Given the goal of creating an optimal recommendation system, one could consider using a neural turing machine (NTM) with a “programmable” head performing read/write operations on the various inputs in order to generate a prediction. The inputs would be encoding of the situation (shopping for clothes), encodings of the options (sweater, jacket, T-shirt, dress shirt) along with their features of those options (blue/green, soft, polyester, wool), tons of other previously collected data points, and obviously a vector embedding of the individual for whom we are making the recommendation. The predictions would just the result of softmax classifier with thousands of possibilities, each one representing a cluster of clothing items. (There is no need to recommend just one item because eve a mobile UI can display 7-10 items fairly easily to let the customer make the final decision.)
While most of the media is harping on AI taking over the world, the reality of the field is much more mundane, but no less impactful. We are already seeing many applications in the medical field with Enlitic and MetaMind diagnosing illnesses and potential dangers far sooner and faster than a doctor could. Lawyers are able to use Legal Robot or Beagle to dig through billions of pages of contracts to find exactly the piece of information they need. However, what the industry really needs still is a simple application of deep learning that transforms how the general public views the technology. And for that, I think personalization engines are the right answer.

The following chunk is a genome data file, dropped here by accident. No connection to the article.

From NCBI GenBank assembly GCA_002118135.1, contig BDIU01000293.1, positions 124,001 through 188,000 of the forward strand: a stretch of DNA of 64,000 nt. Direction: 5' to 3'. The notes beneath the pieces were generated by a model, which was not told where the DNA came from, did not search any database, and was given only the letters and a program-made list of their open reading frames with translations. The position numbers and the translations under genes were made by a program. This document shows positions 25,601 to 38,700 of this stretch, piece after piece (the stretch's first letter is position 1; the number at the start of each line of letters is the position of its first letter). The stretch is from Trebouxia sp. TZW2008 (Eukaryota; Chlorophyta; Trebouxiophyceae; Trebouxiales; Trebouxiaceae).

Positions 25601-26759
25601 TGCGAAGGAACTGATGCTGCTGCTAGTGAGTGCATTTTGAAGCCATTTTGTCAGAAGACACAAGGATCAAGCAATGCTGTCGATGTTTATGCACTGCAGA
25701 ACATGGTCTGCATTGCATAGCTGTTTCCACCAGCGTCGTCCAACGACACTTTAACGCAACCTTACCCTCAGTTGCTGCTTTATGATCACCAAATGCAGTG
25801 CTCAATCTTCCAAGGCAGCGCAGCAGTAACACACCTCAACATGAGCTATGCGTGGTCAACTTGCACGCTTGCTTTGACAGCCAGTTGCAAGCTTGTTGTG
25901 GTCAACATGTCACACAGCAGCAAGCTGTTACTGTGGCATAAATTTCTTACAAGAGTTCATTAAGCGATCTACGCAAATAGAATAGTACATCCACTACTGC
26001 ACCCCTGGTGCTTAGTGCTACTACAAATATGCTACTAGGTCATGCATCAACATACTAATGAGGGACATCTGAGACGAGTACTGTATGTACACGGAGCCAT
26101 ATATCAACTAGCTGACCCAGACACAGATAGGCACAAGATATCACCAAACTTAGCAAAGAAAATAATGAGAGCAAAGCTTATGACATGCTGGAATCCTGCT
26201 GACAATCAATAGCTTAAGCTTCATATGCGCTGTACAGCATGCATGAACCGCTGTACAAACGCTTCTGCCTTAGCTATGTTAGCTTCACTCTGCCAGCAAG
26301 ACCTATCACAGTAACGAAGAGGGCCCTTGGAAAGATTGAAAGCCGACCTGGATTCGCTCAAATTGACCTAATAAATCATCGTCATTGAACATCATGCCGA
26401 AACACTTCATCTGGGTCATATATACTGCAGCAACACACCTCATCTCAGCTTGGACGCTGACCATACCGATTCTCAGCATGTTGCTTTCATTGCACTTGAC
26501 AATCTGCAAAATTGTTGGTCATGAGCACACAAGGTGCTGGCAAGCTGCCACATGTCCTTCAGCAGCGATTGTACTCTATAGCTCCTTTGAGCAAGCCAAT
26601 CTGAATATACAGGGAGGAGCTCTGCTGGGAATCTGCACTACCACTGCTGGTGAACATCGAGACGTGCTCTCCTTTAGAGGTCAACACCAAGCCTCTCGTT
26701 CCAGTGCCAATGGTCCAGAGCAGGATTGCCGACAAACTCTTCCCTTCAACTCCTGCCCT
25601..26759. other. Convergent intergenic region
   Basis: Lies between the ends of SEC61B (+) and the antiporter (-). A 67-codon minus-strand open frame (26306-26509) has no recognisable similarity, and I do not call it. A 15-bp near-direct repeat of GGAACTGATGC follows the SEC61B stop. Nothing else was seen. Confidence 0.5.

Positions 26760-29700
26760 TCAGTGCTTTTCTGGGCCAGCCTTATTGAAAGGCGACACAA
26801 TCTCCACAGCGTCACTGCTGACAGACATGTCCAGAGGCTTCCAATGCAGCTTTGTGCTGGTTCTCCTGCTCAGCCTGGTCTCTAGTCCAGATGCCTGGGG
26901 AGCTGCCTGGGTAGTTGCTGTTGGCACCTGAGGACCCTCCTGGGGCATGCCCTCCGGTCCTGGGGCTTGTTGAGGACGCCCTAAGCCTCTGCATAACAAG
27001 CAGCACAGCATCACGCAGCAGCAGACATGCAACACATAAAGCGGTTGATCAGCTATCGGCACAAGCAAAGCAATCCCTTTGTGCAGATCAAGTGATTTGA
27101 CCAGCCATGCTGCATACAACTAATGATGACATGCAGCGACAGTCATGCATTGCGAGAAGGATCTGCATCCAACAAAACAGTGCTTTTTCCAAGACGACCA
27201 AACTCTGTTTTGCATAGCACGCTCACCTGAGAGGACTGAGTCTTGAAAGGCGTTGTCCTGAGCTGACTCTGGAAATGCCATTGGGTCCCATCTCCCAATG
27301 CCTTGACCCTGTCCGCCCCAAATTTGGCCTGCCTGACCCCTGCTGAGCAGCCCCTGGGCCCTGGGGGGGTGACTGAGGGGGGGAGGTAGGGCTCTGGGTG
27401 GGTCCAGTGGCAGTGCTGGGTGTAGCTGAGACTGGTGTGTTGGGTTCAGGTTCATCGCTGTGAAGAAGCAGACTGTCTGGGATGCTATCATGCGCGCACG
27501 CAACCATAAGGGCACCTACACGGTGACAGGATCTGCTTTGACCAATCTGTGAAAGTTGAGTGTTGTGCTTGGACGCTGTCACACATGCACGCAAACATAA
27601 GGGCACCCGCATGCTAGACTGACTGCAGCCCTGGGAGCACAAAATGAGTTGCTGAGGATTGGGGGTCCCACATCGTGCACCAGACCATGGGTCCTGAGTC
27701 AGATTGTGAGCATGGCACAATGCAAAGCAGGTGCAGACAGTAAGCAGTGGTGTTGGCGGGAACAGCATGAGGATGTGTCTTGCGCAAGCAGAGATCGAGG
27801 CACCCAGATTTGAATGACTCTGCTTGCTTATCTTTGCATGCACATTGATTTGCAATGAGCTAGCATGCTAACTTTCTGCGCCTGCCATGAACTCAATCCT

Recently VIV debuted its flagship product at TechCrunch Disrupt to great fanfare, but unfortunately the results didn’t quite match up to the hype. Let’s first talk about what they did right. The founders at VIV have spent a lot of time thinking about what the ideal experience for a digital personal assistant might look like and have come up with four main criteria:
For my Stanford Convolutional Neural Networks course, I partnered with a brilliant friend of mine to analyze images from a collection of 40,000 digitized works of art by classifying them according to artist, genre, and location. After some standard pre-processing, we employed a modified VGGNet architecture to achieve better than state-of-the-art results on artist and genre classification. Along the way though, we hit a number of roadblocks, and saw Error allocating 86118400 bytes of device memory (out of memory). Driver report 32735232 bytes free and 4294770688 bytes total. Segmentation fault (core dumped) more times than we would like to remember. In getting our network to run to properly, we encountered a number of problems and their solutions.